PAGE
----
10. Next comes the question of the constitution of the Selection Committee under Section 54 of the Act. Section 54(1) read with Sub-section (4) of the Act requires that there shall be a Staff Selection Committee consisting of the Transport Manager or any other officer designated by him in that behalf, the Municipal Chief Auditor, the Head of the Department concerned and not more than one other officer nominated by the Transport Manager. The Committee in question consisted of three persons, namely the Transport Manager, the Chief Auditor and one Mr. S.K. Shah, the Secretary of the Transport Service. Mr. Patel urged with appreciable vehemence that the said Secretary of the Transport Service could not be said to be the 'head' of the General Administration Department, because the Transport Manager himself was the head of that Department. For the purpose of supporting his plea, he invited my attention to a Schedule published by the Ahmedabad Municipal Corporation in respect of the establishment of the Ahmedabad Municipal transport service. Under the caption of General Administration Department, there are mentioned in serial order the Transport Manager and the Deputy Transport Manager and the Secretary. Mr. Patel urged that when the Secretary was figuring at Sr. No. 3 in the General Administration Department, he could not be presumed to be the head of that particular section concerned. The Secretary as well as the Transport Manager stated that as far as the handling of this department is concerned, it is minded only by the Secretary and the Transport Manager and the Deputy Transport Manager are in the overall general charge of the entire transport service. There is no reason for me to discredit or doubt the solemn statements made by these two officers. The question of there being only three members as against four members, the answer could be found in Section 33 of the Act. Mr. Patel urged that this Section 33 had its place in Chapter II which deals with constitution of the municipal Corporation and municipal authorities. Section 33 is preceded by various sections, which deal with various duties. Section 33, therefore, in Mr. Patel's submission, should be interpreted to limit the scope only in respect of those Committees stated in that particular Chapter and cannot be lifted from that context and employed for the purpose of enlarging the scope of Section 54 of the Act. The context provides a good guide for interpretation, but the first and over-riding principle of interpretation is that if the text of the section itself is too clear and unambiguous and does not call for any extraneous assistance of such aides, like the placement of that provision in the whole set up, the text is to prevail. Section 33 of the Act provides that no act or proceeding of any Committee or sub-committee appointed under this Act shall be questioned on account of any vacancy in its body and Section 34 provides inter alia that no disqualification of or defect in the appointment of any person acting as a member of any committee or sub-committee appointed under this act shall be deemed to vitiate any act or proceeding of any such committee or sub-committee in which such person has taken part, provided the majority of the persons who were parties to such act or proceedings were entitled to act. The defect in the constitution of the Committee because of the vacancy remaining unfilled, therefore, does not vitiate the proceedings. This argument is not open to be raised by these petitioners, who, as said above, had already subjected themselves to this very Committee, had tried their luck and now they turn round and complain that the Committee was not validly constituted. Even if this plea is sustainable on its own merits, I would be reluctant to entertain it at the instance of these petitioners, who have now come with the cry that the Committee, which declared them failures, was not validly constituted.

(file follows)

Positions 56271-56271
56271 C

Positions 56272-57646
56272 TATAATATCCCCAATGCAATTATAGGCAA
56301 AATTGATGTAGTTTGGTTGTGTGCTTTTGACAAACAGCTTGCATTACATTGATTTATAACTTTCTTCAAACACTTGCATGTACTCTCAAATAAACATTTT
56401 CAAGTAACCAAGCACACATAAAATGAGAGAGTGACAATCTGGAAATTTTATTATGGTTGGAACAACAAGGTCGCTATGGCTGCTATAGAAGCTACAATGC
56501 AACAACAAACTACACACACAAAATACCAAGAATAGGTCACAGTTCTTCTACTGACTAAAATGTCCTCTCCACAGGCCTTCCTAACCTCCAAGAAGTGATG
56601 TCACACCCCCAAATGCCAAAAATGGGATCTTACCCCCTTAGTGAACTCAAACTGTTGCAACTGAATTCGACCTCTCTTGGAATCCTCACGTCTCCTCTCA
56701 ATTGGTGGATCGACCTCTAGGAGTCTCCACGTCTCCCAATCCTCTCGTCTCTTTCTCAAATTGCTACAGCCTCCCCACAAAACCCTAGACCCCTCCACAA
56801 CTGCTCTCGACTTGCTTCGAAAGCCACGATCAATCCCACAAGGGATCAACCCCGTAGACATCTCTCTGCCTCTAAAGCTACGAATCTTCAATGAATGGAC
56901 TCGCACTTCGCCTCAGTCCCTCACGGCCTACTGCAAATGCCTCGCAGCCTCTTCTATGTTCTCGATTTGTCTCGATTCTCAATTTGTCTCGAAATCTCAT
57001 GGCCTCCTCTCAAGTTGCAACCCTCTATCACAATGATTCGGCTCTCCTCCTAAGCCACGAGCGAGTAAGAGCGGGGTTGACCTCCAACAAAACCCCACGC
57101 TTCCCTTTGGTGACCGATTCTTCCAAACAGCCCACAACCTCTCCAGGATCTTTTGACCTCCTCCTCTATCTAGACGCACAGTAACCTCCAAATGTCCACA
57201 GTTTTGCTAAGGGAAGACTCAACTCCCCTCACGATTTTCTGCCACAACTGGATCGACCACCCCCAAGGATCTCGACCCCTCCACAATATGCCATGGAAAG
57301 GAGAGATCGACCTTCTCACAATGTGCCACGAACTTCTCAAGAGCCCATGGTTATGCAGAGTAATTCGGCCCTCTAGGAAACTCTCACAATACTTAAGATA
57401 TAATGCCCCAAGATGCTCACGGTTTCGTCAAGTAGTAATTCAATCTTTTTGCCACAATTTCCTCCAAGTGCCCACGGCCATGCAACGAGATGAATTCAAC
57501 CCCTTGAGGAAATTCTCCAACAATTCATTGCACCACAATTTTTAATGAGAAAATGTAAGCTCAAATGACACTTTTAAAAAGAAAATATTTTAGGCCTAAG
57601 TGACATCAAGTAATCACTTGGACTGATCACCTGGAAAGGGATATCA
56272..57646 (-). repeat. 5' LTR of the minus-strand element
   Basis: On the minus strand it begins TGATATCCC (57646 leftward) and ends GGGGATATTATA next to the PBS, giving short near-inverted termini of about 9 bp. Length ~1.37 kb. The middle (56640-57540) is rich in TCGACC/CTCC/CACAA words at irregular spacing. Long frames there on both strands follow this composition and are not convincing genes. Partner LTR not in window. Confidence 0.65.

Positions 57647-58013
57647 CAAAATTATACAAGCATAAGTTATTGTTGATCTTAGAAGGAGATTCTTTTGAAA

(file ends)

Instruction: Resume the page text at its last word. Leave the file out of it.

11. This brings me to the last question regarding the petitioners having been appointed to permanent posts. The petitioners stated that their initial appointment was temporary and it was expressly stated to be so. They even admitted the fact that the undertaking, that was taken from them, showed that their services were liable to be terminated at any time without assignment of any reasons and without any notice and that their appointments were in the first instance limited to the period of one month. Simply because the Transport Manager or the authorities did not pass any express order extending the period of one month but allowed them to continue as before, would not convert their appointments into regular appointments, because as very Section 54 itself requires, they must pass through the test to be held by the Staff Selection Committee. Admittedly, the petitioners had not successfully gone through that test. Simply because they continued from March 1980 on completion of one month upto May, 1980, they cannot arrogate themselves the right to hold that post. No provision of law or logic has been brought to my notice, which would clothe them with such a right recognizable in a court of law. The Supreme Court has time and again stated that a person appointed on probation for a specific period continues to be on probation even though there is no specific order extending the period of probation. By analogy, the case of the petitioners would stand covered. The third ground also canvassed by Mr. Patel and other advocates, therefore, falls through.
In above view of the matter, all the petitions fail and stand rejected. Rule in all of them stands discharged with no order as to costs.